Off of Highway 24 sits a little Kansas town.

“Nicodemus means everything to me,” resident JohnElla Holmes said.

And one with rich history.

“It was founded in 1877,” she said. “My great-great-great grandparents were one of the first families to come.”

Nicodemus was founded by African-American ex-slaves moving west.

“The slaves came from mainly Kentucky and Tennessee,” Nicodemus contractor Steven Jones said. “They got on a train and came to Ellis and walked to Nicodemus.”

At one time, over 900 people called Nicodemus home.

They built their own churches, schools and homes.

But when the depression hit in the 30’s, and the promised railroad never appeared, the town couldn’t survive.

“Ugh, that was a start of a real demise,” Holmes said. “A lot of businesses moved away, and then we just survived from there.”

Today, Nicodemus is home to 42 people and is the oldest and only existing black settlement west of the Mississippi River.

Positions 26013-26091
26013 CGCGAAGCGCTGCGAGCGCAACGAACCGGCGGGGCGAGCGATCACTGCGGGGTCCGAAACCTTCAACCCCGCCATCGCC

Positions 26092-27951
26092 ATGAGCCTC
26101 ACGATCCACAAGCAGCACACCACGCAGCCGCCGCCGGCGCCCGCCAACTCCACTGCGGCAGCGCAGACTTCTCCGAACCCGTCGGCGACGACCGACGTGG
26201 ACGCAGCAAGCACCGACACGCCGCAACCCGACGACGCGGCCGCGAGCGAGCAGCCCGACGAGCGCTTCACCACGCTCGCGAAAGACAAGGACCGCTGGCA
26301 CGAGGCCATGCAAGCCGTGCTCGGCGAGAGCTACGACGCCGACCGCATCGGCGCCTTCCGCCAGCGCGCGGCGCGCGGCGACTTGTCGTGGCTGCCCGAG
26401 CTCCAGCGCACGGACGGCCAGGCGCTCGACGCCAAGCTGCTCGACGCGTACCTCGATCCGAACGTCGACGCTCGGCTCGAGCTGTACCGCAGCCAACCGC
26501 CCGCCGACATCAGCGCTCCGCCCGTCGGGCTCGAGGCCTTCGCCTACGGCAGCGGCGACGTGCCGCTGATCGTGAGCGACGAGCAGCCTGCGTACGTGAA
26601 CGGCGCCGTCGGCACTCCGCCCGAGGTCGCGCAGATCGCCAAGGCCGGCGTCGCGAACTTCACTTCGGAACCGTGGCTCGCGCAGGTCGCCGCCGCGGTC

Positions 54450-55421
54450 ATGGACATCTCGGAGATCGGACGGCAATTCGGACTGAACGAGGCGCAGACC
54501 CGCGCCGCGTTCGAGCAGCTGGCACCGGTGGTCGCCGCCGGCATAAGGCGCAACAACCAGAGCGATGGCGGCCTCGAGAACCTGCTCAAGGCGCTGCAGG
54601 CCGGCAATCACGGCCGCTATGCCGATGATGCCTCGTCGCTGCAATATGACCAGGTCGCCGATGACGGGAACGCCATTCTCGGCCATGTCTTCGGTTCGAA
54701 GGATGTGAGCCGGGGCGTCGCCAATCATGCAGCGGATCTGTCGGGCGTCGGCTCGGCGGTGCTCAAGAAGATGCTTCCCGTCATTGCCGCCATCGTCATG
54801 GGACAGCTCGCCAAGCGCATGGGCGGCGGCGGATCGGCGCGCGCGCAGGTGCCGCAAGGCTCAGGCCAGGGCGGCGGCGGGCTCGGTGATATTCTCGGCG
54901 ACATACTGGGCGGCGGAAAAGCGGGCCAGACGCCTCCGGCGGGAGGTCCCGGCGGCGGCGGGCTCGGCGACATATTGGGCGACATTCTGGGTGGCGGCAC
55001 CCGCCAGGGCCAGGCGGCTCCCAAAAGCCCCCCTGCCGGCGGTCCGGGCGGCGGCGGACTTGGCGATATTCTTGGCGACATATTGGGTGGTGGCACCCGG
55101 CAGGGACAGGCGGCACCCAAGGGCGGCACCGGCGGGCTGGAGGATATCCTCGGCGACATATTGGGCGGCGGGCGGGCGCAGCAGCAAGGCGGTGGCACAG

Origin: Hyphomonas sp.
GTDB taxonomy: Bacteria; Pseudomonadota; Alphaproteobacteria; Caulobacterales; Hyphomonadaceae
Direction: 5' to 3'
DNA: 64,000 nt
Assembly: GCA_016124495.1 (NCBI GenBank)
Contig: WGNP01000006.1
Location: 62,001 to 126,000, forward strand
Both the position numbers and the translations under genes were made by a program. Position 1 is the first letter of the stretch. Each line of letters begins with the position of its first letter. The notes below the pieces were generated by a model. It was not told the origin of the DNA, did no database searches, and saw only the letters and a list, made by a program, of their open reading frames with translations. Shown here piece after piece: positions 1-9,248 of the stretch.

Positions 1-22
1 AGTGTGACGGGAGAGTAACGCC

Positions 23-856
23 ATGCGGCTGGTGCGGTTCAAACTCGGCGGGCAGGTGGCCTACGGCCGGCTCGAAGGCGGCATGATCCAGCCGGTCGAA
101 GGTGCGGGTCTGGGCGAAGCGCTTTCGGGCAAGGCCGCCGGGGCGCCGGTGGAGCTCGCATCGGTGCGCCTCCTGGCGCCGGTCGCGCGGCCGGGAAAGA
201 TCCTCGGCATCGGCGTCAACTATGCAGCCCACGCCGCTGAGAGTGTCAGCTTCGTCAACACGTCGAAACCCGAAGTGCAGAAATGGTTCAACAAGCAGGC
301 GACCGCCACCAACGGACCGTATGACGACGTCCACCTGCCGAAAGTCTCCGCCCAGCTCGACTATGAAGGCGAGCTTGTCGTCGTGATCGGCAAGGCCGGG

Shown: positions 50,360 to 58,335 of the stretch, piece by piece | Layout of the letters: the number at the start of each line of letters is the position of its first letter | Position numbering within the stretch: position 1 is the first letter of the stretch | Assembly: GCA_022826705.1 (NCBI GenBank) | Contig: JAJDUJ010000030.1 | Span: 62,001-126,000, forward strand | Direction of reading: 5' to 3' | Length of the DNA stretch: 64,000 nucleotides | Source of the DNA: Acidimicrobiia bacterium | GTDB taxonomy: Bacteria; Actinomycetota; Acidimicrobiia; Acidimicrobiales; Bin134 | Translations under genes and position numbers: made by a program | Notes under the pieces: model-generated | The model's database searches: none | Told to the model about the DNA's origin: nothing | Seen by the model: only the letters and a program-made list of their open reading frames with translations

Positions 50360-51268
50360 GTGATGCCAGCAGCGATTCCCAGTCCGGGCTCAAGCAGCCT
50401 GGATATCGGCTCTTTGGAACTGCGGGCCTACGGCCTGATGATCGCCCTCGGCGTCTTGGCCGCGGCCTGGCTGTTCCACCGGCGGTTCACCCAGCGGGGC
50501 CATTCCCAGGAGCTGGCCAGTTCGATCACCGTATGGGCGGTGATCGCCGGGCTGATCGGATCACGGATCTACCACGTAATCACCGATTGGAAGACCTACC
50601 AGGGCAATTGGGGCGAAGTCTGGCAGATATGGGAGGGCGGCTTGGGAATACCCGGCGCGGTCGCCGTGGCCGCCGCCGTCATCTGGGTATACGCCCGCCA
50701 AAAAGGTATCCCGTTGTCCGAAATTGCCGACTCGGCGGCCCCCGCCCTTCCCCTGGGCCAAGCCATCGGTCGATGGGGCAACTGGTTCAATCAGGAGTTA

And it’s that history and pride, Holmes said she wants to share with others through a project they call Tiny Homes.

“We applied for a grant for Dane Hansen Foundation,” she said. “And they provided us with $120,000 to start.”

Three tiny homes and a single-wide trailer are now in process with 11 families on the waiting list.

Jones said each home is 500 square feet but will be unique in its own way.

Holmes said these homes will be ready within a month, and she hopes to build more.

“I hope our town’s history never goes away and that somebody will be portraying me,” she said.